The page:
Sjögren’s Syndrome (diagnosis (laboratory abnormalities (• the ESR is…
• the ESR is elevated
• anemia and /or leukopenia
• raised immunoglobulin levels
• circulating immune complexes
• many autoantibodies: SS-A(anti-Ro) and SS-B(anti-La)
• positive rheumatoid factor
- triad of cryoglobulinemia, hypocomplementemia, and purpura correlates strongly with severe disease complications and death.
- Mixed cryoglobulinemia and monoclonal rheumatoid factor may identify patients with an increased risk for the development of a B-cell lymphoma.
- SS should be suspected when symptoms of ocular and oral dryness have persisted on a daily basis for three or more months.
- commonly used tests for dry eye:
1 the Schirmer test
2.ocular surface staining: supported by staining scores of ≥4 by the von Bijsterveld method and ≥3 by the SICCA method
- Salivary gland imaging:
-MRI: “honeycomb” or “salt and pepper” pattern is thought to arise from fatty infiltration, fibrosis, ductal dilatation, and lymphoid infiltration of parotid lobules
less often employed are
-computed tomography (CT)
-parotid gland contrast sialography.
- Exclusion criteria:
•Prior head and/or neck irradiation
•Infection with hepatitis C virus (HCV)
•Acquired immunodeficiency syndrome (AIDS)
•use of anticholinergic medications
•IgG4 –related disease: findings: IgG4 plasmacytic infiltration, extensive fibrosis, and obliterative phlebitis, Elevated serum IgG4 levels and eosinophilia are present.
- ACR classification criteria for SS:
at least two of the following three findings:
●Positive serum anti-Ro/SSA and/or anti-La/SSB antibody testing OR a positive rheumatoid factor and an antinuclear antibody titer ≥1:320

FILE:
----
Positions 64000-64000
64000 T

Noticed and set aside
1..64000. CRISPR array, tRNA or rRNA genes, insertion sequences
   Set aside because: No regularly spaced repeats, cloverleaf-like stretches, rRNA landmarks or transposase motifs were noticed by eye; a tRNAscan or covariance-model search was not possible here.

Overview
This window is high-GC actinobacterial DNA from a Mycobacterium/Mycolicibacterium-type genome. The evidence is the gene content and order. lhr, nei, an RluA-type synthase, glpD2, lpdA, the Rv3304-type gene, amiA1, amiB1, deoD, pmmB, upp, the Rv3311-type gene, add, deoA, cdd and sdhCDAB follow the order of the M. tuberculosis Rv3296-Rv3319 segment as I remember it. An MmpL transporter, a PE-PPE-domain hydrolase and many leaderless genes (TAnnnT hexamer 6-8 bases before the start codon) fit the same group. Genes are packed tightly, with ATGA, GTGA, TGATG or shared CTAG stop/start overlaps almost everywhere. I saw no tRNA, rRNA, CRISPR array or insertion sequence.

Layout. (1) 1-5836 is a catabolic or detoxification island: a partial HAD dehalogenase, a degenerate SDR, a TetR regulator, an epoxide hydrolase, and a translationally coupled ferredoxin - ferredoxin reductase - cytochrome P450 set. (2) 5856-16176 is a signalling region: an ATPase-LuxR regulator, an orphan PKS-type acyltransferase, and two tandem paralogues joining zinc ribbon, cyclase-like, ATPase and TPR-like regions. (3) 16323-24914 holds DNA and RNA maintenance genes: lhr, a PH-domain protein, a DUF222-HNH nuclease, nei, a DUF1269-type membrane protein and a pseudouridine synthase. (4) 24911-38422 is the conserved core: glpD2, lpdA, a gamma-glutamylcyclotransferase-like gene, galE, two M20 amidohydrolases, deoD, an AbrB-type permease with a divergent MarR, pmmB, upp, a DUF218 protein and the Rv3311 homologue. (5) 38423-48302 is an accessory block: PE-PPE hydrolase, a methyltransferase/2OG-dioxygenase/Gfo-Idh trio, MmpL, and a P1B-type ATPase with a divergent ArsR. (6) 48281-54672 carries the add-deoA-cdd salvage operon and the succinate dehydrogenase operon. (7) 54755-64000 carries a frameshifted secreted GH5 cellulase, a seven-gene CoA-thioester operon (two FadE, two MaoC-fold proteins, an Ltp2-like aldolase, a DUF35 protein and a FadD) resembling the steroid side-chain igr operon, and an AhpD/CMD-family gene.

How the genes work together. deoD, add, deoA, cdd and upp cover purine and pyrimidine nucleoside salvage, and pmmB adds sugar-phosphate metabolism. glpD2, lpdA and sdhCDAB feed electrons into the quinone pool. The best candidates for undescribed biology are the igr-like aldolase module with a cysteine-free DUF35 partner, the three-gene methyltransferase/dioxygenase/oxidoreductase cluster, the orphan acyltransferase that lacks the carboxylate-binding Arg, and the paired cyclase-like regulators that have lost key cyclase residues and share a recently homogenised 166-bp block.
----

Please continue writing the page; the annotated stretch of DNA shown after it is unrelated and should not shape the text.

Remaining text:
●Ocular staining score ≥3 (assuming the individual is not concurrently using daily eye drops)
●Presence of focal lymphocytic sialadenitis with a focus score ≥1 focus/4 mm2 in labial salivary gland biopsy samples
Signs and Symptoms
- persistent symptoms of dry eyes and/or mouth.
- parotid gland enlargement.
- unexplained increase in dental caries
- abnormal results of specific serologic tests (eg, anti- Ro/SSA and/or anti-La/SSB antibodies, rheumatoid factor, and hyperglobulinemia)
- secondary to lacrimal gland dysfunction:
• dry, irritated eyes with foreign-body sensation
• gritty sensation
• burning sensation
• painful eyes
• corneal abrasions
• erythematous eyes
- secondary to salivary gland dysfunction:
• dry mouth
• oral sores
• dental caries
• lingual and labial fissures
• dysphagia, difficulties in swallowing dry food
• taste and smell may be diminished
- secondary to other exocrine dysfunction:
• Dryness may also develop in the skin and in mucous membranes of the nose, throat, larynx, bronchi and vagina.
• Dryness of the respiratory tract may cause cough.
• Pancreatitis and pancreatic malabsorption
- Extraglandular manifestations:
• arthralgia or polyarthritis (nonerosive and nondeforming)
• Raynaud’s phenomenon
• Renal tubular defects
• Interstitial lung disease (most common pulmonary abnormality)
• lymph nodes enlargment and bone marrow involvement (lymphoma)
• skin rashes
• prolonged fatigue
- or dry mouth:
Salagen (pilocarpine hydrochloride)
NeutraSal (artificial salivas)
good dental care
maintenance of good hydration by taking regular
sips of water and drinking sugar-free liquids;
avoidance of oral irritants (eg, coffee, alcohol, nicotine)
avoidance of acidic drinks (carbonated beverages, juices).
- for dry eye:
artificial tears or surgical punctal occlusion for dry eyes
Restasis (cyclosporine ophthalmic emulsion)
Lacrisert (hydroxypropyl cellulose ophthalmic insert)
- vaginal dryness: topical lubricants
low doses of prednisolone
- viruses: EBV, human herpes virus-6, HIV, HCV.
- molecular mimicry
- genes: DRw52 and DR3
- lymhocytic infiltration of glandular and nonglandular organs.
- CD4+ helper T cells, B cells.
- chronic autoimmune, inflammatory disorder of exocrine gland dysfunction and other systemic features.
- characterized by sicca symptoms - dry eyes (xerophthalmia) and dry mouth (xerostomia),
due to failure of salivary and mucosal glands, often preceded by salivary gland swelling.
- may occur as a secondary disorder (secondary Sjógren syndrome) in patients with systemic lupus or, rheumatoid arthritis, systemic sclerosis and primary biliary cirrhosis.
- common in women in their 50s and 60s
- increased risk of non-Hodgkin’s lymphoma